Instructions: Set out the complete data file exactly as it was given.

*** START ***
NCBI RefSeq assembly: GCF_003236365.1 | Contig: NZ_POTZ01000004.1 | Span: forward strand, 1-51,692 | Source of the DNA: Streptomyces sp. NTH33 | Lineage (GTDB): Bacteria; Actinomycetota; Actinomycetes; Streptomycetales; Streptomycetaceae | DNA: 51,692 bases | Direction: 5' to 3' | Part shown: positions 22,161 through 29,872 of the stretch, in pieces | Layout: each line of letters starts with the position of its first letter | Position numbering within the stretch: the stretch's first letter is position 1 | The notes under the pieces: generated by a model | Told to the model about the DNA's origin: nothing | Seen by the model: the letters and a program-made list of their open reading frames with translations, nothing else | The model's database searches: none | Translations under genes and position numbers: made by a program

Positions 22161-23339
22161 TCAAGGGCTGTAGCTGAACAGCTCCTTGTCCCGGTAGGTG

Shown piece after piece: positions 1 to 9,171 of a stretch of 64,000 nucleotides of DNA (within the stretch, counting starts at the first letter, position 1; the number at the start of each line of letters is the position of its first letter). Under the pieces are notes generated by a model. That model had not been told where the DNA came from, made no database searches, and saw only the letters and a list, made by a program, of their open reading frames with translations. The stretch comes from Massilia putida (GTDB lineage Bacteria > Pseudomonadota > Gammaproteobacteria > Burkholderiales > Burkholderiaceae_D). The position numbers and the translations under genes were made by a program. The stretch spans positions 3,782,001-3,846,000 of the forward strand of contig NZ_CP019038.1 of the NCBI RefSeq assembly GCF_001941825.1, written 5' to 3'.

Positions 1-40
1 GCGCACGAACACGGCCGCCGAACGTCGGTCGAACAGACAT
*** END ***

NCBI RefSeq assembly: GCF_003236365.1 | Contig: NZ_POTZ01000004.1 | Span: forward strand, 1-51,692 | Source of the DNA: Streptomyces sp. NTH33 | Lineage (GTDB): Bacteria; Actinomycetota; Actinomycetes; Streptomycetales; Streptomycetaceae | DNA: 51,692 bases | Direction: 5' to 3' | Part shown: positions 22,161 through 29,872 of the stretch, in pieces | Layout: each line of letters starts with the position of its first letter | Position numbering within the stretch: the stretch's first letter is position 1 | The notes under the pieces: generated by a model | Told to the model about the DNA's origin: nothing | Seen by the model: the letters and a program-made list of their open reading frames with translations, nothing else | The model's database searches: none | Translations under genes and position numbers: made by a program

Positions 22161-23339
22161 TCAAGGGCTGTAGCTGAACAGCTCCTTGTCCCGGTAGGTG

Shown piece after piece: positions 1 to 9,171 of a stretch of 64,000 nucleotides of DNA (within the stretch, counting starts at the first letter, position 1; the number at the start of each line of letters is the position of its first letter). Under the pieces are notes generated by a model. That model had not been told where the DNA came from, made no database searches, and saw only the letters and a list, made by a program, of their open reading frames with translations. The stretch comes from Massilia putida (GTDB lineage Bacteria > Pseudomonadota > Gammaproteobacteria > Burkholderiales > Burkholderiaceae_D). The position numbers and the translations under genes were made by a program. The stretch spans positions 3,782,001-3,846,000 of the forward strand of contig NZ_CP019038.1 of the NCBI RefSeq assembly GCF_001941825.1, written 5' to 3'.

Positions 1-40
1 GCGCACGAACACGGCCGCCGAACGTCGGTCGAACAGACAT